All Things Fall Apart and Over Your Cities Grass Will Grow; Sorrow from Loss, Solace in Horticulture

On Tuesday night I killed my cat. The fat little man who was always talkative, always answered with a surprisingly diverse vocabulary of chortles and yawps refused to squawk and would not move. The single affectionate member of my trio of remaining animals had seemed fine the day before, but lethargic on his last.

He’d always been fat. My memory is bad. He seemed thin, save for his giant stomach, but I thought this was a sign of age. Tiny limbs and a bulging stomach. I remember him with Boris, the cat who was with my from my seventh to my twenty-sixth year. I remember having my mother watch the boys while I traveled, while I went to college in New Jersey. I felt as if Brahm were so long a part of my life that divorcing him from my earliest memories takes a dedication to logical reasoning.

It didn’t strike me as odd, only slightly sad, that his spine had become pronounced. Old cats slump, their soft, broad backs reduce to pointed, knotty spines. It’s a physical, recognizable, sign of mortality, but it does not signal death. Only time.

Brahm was always affectionate. He’d been eating. I’d hoped his belly would reduce itself, that he might have chronic gas or that he’d been gorging himself on dry food and too much water. Maybe the bulging stomach was a visual trick due to his narrow shoulders and hip dysplasia.

The vet showed me x-rays of his abdomen, his stomach filled only with gas, his intestine pushed to one side of his body, the important things inside him dwarfed by what seemed a singular, ambiguous mass wrapped in a U shape around his belly, displacing all that should have been there, diminishing the good with the malignant.

Brahm had lymphoma. The word caught with me. My own selfish thoughts on personal suffering threatening to make this about me, a compressed flashing memory of six years of chemo, radiation, and antigens.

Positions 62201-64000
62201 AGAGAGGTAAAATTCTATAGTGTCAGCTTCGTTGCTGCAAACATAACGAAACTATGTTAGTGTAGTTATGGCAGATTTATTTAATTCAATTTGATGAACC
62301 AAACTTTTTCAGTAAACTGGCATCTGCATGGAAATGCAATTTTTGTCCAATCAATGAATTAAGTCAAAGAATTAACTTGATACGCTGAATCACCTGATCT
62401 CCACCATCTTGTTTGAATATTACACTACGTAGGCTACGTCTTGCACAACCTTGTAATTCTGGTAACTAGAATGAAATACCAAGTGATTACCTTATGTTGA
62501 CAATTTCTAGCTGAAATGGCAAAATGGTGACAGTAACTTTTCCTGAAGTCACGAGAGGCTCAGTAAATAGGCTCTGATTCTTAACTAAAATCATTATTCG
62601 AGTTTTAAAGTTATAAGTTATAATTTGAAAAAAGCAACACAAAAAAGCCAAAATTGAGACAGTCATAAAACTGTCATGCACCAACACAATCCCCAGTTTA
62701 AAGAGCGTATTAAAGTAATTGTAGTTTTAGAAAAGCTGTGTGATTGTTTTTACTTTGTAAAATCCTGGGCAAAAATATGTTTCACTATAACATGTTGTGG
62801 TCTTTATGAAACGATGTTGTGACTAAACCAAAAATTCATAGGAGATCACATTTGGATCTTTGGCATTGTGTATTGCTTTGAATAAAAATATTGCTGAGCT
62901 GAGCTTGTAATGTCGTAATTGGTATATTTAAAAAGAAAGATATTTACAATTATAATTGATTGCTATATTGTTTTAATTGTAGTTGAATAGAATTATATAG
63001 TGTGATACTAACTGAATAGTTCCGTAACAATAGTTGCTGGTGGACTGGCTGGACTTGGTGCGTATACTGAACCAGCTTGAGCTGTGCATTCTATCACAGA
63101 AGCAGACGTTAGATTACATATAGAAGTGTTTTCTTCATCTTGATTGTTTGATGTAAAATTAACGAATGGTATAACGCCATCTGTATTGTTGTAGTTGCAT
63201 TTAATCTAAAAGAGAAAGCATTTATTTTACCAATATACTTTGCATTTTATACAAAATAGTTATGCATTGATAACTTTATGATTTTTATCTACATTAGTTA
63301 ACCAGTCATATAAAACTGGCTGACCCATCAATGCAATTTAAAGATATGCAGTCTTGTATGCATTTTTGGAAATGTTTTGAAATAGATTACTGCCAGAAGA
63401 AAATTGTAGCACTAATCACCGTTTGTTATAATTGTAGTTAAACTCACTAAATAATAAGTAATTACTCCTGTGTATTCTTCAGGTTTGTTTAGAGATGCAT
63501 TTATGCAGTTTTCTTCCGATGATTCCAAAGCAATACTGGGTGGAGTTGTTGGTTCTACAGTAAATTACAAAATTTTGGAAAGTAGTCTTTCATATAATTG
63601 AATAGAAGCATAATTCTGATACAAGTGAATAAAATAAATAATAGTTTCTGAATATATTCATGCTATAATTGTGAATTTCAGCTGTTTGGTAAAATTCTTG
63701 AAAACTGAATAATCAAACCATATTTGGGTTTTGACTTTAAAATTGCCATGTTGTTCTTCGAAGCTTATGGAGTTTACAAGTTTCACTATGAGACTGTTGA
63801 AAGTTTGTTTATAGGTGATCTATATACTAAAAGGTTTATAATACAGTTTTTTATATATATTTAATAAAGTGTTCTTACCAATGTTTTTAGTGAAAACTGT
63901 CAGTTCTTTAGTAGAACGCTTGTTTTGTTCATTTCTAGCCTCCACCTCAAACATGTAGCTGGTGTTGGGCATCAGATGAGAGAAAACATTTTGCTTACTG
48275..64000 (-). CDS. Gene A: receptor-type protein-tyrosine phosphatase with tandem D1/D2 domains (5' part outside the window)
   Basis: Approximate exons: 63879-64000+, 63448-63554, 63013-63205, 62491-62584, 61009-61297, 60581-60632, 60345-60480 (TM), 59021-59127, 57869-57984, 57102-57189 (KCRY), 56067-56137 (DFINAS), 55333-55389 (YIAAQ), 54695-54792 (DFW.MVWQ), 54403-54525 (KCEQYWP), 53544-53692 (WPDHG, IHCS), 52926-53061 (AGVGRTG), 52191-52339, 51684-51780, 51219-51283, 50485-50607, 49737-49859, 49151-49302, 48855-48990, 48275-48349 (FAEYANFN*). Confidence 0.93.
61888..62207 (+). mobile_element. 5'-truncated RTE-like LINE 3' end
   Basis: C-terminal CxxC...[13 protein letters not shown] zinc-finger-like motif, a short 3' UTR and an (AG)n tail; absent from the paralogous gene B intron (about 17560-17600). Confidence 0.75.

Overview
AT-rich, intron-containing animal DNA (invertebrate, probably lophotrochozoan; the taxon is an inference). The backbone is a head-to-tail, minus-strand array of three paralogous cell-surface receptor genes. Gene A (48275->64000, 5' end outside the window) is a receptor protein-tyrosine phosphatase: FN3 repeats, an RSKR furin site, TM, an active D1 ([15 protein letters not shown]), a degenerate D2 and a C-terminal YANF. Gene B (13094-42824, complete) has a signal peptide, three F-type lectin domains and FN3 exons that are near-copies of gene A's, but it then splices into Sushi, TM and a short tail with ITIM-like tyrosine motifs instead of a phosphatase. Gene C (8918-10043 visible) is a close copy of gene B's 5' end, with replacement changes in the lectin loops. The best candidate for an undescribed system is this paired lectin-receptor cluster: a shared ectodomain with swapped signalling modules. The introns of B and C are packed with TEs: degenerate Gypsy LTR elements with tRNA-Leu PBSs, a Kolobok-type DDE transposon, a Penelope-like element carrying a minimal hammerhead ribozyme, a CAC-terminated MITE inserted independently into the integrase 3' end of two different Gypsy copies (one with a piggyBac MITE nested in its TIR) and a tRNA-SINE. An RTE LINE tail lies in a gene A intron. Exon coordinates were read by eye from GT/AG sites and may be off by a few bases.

Brahm would not be getting those. Treatment wasn’t suggested, wasn’t offered.

We went with a cat and left with an empty cat carrier.

Three years ago, in another September, I’d taken Boris to the same vet, no carrier, him wrapped in a purple thermal blanket, already unconscious from the second stroke.

Both times I held my cat as the vet overdosed him with sedative.

Both times I felt a kind of rushing panic, bewilderment at the idea that the right thing was to do the opposite of what on any other day would have been right. Biting my teeth, I watched the vets depress the plungers and thought so hard “wait,” and to myself said, please, and thought hard “stop,” but I couldn’t say any of it. The jolt was the same both times, my silence shameful, dutiful.

I tossed the empty cage into the back seat. No weight, no delicacy.

At home I took two alprazolam with whiskey. Whiskey is, and always will be, something that makes me sick. It’s medicinal, a mourning drink.

Thereafter, I drank vodka with water and the rest of the night faded into what I wanted: a blank tape spiked with moments of cooking blind, vomiting, and refilling glasses.

I woke up early on wednesday to walk with Mary before taking her to work. I hadn’t slept much, but what sleep I’d gotten was that which only comes after hard intoxication.

We drank coffee and talked little.

At home, alone, I put off packing and planning to pack to go numb in plant maintenance. I emptied pots and mixed new soil. I watered and cleared the remaining plants, then went back through, re-potting maple trees.

I found trees I thought I’d lost growing green shoots from surviving stems. I cleaned and re-potted them. I found prodigious growth on all my geraniums; long sections of stem with short inter nodes, this denoting good health, all good candidates for cloning. I found soft, green leaf buds on the maple tree meant to replace my neighbor-stolen decorative one. I found squash. No longer just a thick vine and the hope of some decorative fruit to celebrate fall, but knotty, yellow, green, orange stripped gourds.

My western growing spaces, despite neglect, produced. There was life.

Four hours spent with dirt under my nails had made for a kind of meditation. Better than the ones enforced by kung fu, this was kinesthetic. I have little memory of the anything between the start and the finish. I had dug in the soil and filled my pots and thought of nothing but the tasks at hand.

Brahm was dead. The plants were alive. There is no reason and no greater philosophical conclusion to be had.

I drove seven hours, sleepless and exhausted, arriving in North Carolina just before five a.m. Then I slept another thick sleep.

Today, I rode at the bow of a pontoon boat and saw hawks and eagles and felt a balance between breeze and sun, and for those forty-five minutes, I was happy.


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